The Just Best | by Mayuto Correa



Michael Jackson: Best Free Style Dancer – By Mayuto Correa

The multitalented entertainer can be named great in several areas, if a careful categorization is made considering his vast contribution as a pop star. For that, is necessary to include his talent as a singer: perfect intonation, great emotional delivering, taste; as a composer: originality, musical magnificence, dynamic; as a lyricist: point of view, social dept, poetic dept, brilliant imagism through words; as a video producer: genius, brilliant imagism, intensity; as a free style dancer: creator of a style, perfect timing, the most expressive, the most intense, the most creative, the most narrative, the most graceful, the most elegant, the most brilliant, the very best.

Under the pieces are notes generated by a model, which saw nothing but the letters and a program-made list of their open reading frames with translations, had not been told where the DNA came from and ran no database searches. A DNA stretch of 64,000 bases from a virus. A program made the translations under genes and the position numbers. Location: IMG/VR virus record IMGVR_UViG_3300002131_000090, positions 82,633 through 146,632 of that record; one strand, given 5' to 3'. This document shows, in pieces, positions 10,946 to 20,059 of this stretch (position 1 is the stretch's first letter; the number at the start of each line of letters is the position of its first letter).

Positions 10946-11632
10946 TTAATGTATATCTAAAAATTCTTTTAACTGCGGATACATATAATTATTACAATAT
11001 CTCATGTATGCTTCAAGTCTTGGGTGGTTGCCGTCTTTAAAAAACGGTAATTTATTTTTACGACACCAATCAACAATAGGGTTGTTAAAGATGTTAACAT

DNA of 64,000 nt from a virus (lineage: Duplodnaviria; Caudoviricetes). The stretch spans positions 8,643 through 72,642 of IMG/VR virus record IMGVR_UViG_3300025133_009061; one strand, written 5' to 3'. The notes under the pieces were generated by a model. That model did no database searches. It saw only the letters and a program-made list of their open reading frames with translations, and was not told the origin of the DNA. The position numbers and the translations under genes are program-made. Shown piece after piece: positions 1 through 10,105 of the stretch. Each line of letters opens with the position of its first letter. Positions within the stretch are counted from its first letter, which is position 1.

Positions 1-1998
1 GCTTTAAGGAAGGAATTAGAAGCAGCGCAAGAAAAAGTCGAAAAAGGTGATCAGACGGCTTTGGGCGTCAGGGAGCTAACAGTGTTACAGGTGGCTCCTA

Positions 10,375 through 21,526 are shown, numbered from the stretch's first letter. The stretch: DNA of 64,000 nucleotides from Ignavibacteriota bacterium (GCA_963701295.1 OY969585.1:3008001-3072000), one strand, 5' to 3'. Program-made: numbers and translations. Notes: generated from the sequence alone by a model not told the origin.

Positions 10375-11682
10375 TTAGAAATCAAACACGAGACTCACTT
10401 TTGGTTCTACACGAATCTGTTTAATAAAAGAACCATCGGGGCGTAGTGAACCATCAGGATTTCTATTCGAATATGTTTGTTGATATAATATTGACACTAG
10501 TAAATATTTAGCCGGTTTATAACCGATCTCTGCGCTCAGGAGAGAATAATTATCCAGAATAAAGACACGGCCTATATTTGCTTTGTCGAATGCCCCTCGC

Michael Jackson is the best example I know of a disdain victim. That predicament is consistent with being a multitalented genius: shy, secluded and unpredictable. Disdain is a common behavior caused by a mental condition precipitated by envy, discrimination or unprovoked hate and these sentiments are caused by an internal conflict which is caused by a combination of inferiority complex and delusional arrogance. The amount of these ingredients determines the intensity of the behavior, disdain. Due to human degeneration, the majority of individuals on Earth carry the causing elements of disdain.